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Embroidery, like other forms of needlework, has always been a source of innovation in American decorative arts, and Bush has simply continued the tradition by updating its materials and application. Her Xorel Embroider brings decorative stitchery to places we’re not accustomed to finding it, like hospitals and office buildings.

The highly durable wall covering and upholstery fabric appears to be embroidered, but the yarn, like the surface it has been stitched on, is polyethylene—–utilitarian, washable, and enduring.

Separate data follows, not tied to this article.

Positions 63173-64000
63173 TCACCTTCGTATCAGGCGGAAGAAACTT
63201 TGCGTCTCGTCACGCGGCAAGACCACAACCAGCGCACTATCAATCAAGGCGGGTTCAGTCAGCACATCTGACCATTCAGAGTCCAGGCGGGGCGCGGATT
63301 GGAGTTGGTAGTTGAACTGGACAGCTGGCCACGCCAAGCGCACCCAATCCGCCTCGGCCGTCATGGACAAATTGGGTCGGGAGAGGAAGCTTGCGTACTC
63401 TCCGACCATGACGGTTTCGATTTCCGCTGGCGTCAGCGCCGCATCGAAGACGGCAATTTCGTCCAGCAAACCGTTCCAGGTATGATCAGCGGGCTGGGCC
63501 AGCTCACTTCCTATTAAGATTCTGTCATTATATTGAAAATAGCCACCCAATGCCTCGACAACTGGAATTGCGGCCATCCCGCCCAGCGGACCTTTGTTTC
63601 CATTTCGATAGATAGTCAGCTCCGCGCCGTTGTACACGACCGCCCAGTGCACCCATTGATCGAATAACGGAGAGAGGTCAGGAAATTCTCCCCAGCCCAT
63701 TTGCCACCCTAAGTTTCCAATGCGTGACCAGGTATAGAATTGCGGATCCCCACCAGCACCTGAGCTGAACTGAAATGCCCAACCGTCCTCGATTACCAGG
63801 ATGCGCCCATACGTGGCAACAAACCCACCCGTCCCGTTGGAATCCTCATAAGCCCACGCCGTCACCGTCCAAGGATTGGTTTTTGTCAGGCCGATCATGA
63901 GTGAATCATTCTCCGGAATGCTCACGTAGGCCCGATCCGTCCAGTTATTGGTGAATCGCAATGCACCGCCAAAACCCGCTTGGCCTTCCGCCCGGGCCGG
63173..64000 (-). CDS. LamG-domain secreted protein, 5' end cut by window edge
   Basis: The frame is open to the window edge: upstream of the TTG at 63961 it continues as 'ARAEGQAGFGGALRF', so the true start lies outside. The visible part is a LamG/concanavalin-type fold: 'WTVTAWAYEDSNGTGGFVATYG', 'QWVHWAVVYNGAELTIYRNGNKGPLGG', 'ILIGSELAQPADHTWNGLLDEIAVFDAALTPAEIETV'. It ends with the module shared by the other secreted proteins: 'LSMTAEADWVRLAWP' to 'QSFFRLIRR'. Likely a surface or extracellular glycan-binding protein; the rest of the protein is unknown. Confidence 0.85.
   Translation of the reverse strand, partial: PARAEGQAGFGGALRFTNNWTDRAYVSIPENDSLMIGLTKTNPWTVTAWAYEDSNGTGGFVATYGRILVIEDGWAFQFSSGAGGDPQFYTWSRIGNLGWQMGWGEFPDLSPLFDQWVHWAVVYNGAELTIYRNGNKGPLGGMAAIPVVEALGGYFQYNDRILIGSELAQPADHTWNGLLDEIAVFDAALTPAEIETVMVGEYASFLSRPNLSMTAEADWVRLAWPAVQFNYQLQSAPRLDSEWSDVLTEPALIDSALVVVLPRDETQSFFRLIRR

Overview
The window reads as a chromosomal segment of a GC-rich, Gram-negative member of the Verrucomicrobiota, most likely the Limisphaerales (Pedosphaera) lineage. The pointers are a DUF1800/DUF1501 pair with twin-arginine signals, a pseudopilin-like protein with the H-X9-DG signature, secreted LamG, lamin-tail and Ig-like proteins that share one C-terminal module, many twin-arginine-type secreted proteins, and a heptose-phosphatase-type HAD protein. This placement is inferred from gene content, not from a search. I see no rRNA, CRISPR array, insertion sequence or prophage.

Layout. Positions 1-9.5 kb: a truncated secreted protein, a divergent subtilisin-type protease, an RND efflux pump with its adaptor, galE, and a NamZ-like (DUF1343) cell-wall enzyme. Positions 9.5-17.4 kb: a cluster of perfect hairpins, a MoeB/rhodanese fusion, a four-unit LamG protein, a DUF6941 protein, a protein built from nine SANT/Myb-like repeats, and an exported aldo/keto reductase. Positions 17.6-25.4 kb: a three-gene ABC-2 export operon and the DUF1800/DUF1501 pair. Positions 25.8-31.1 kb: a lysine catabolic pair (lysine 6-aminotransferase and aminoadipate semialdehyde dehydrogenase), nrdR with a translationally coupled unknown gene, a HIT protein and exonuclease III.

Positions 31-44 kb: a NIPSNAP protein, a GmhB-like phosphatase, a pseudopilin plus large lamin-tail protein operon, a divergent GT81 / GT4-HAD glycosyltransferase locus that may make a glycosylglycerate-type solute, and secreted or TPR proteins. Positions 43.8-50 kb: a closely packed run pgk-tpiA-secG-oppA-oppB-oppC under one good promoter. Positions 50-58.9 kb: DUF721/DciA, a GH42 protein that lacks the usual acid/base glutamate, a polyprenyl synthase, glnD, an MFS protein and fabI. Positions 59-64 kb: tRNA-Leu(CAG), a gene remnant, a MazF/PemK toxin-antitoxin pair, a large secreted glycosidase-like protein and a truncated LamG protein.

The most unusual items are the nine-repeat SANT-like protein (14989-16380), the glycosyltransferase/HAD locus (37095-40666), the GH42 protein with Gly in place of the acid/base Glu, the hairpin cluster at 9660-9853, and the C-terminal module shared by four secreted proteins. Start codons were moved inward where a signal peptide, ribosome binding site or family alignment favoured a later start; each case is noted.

It is, of course, not couture work, but the yarn has a delicacy and decorative detail, and its single, double, and more intricate stitching riffs on high-end handwork. Bush says it was her hope to bring a sense of craft, a genuine texture and surface interest, and a graphic quality to a high-performance surfacing material. “It kind of has a tattoo-ish feeling,” she says of Sway, an oversize, slightly off-center pattern that leaves a lot of negative space. Other designs with botanical motifs resemble improvisational pencil drawings. And the more recent Xorel Stripe takes its cues from men’s dress shirts, a source Florence Knoll might have looked to herself.
 

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